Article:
The different aspects of Sa'di's morality make it difficult to believe in his sincerity. However, with a Persian poet it is often difficult to separate what belongs to the poet himself and what are concessions to his patrons. In any case, his popularity in the Eastern world should not be overlooked. Sa'di has shown himself in all his humanity, and he has satisfied the predilections of the Persians for moralizing.

When speaking to the philosophy of his day - mysticism -- there is no doubt that Sa'di was a diligent student and believer. But when referring to the Sufis of his day, he is always more of a moralizer than a mystic. It was precisely the perishability of the world that made it of value for Sa'di. He preached a this-worldliness with only a moderate fatalism, and he disapproved of extreme piety.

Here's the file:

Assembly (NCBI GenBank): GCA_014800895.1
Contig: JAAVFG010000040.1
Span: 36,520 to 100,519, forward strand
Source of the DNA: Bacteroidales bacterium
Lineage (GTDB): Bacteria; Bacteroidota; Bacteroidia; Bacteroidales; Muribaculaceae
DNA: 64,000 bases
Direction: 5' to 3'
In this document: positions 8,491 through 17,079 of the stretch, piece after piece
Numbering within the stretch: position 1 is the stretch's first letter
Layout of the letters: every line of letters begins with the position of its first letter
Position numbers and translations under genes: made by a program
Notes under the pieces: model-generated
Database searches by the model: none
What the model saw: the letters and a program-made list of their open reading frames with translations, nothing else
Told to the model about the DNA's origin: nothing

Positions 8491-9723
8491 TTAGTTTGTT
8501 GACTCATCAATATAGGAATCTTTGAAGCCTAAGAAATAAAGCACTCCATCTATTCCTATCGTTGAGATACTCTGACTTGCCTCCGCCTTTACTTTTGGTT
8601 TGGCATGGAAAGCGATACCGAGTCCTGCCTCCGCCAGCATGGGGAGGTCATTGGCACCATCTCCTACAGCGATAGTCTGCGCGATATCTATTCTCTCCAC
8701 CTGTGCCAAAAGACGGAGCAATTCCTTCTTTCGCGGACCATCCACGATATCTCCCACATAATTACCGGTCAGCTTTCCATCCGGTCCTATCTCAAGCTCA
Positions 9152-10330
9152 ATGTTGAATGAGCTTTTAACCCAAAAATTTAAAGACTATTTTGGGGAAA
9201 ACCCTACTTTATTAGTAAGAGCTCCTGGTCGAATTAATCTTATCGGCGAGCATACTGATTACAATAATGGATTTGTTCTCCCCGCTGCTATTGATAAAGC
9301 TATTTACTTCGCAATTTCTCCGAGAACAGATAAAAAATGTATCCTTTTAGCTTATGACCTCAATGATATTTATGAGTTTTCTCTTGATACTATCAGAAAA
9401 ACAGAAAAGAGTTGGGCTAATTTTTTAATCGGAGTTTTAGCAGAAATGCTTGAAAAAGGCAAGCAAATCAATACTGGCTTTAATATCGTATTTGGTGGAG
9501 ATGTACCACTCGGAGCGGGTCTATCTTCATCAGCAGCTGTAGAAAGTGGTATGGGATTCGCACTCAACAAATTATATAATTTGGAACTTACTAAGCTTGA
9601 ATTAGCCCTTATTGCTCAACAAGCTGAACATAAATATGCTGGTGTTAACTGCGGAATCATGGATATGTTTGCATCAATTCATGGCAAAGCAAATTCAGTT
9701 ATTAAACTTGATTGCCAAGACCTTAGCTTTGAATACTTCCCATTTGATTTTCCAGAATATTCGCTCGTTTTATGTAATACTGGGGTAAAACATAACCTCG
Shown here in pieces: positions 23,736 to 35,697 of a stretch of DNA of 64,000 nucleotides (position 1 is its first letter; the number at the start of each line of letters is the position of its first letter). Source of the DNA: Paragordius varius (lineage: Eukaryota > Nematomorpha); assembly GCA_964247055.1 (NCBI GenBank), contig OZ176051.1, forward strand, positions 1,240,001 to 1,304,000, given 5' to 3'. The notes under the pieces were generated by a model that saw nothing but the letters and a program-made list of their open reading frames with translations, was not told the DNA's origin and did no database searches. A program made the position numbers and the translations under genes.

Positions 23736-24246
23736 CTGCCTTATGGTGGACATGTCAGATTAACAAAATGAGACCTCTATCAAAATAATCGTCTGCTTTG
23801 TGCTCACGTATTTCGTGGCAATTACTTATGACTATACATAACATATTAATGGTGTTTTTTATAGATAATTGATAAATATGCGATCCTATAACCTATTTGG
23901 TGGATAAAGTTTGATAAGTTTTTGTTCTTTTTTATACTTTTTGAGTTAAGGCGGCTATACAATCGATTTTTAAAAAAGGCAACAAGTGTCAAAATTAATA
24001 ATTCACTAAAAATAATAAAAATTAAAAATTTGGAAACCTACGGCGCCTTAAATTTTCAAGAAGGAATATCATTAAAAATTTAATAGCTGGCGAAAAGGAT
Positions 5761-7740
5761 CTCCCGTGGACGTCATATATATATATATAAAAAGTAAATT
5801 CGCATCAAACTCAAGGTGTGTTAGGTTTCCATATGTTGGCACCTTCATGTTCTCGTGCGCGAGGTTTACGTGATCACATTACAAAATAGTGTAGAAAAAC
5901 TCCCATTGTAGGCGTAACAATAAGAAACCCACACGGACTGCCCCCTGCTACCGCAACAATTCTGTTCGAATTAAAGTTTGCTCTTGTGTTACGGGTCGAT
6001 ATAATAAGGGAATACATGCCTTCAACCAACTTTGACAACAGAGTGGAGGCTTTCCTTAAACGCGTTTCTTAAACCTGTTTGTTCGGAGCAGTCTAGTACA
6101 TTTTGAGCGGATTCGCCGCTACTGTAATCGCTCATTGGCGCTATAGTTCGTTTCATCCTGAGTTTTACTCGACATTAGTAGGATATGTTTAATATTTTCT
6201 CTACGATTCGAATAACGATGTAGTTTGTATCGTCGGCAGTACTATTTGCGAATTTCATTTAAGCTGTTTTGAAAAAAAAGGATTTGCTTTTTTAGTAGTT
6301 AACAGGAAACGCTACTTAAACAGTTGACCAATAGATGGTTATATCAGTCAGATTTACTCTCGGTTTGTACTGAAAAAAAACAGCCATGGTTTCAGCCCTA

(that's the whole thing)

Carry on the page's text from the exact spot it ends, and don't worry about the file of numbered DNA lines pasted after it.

Around 1258 Mongol invaders conquered the city of Baghdad, killing its entire population of more than one million people. While Sa'di was safe from such a threat, thanks to an arrangement made with the Mongols by the leader of Fars Province, he mourned the loss of the great center of Islamic culture and composed a lament on the occasion. This period also seemed to mark the end of Sa'di's literary prowess; while his two major works earned him great acclaim in his later years, his last major work, the Diwan, was completed near the end of his life and is more biographical in nature. But his place as a literary icon was well secured. Copies of The Orchard and The Rose Garden began to be circulated throughout Persia and he was celebrated by his contemporaries as "the Shaykh" or "wise old man." He was even invited to stay at the court of Abu Bakr ibn Sa'd, but Sa'di opted to continue his quiet private life. More than thirty years after the appearance of his best-known works, Sa'di died in Shiraz, probably around 1291.

Works Translated in the West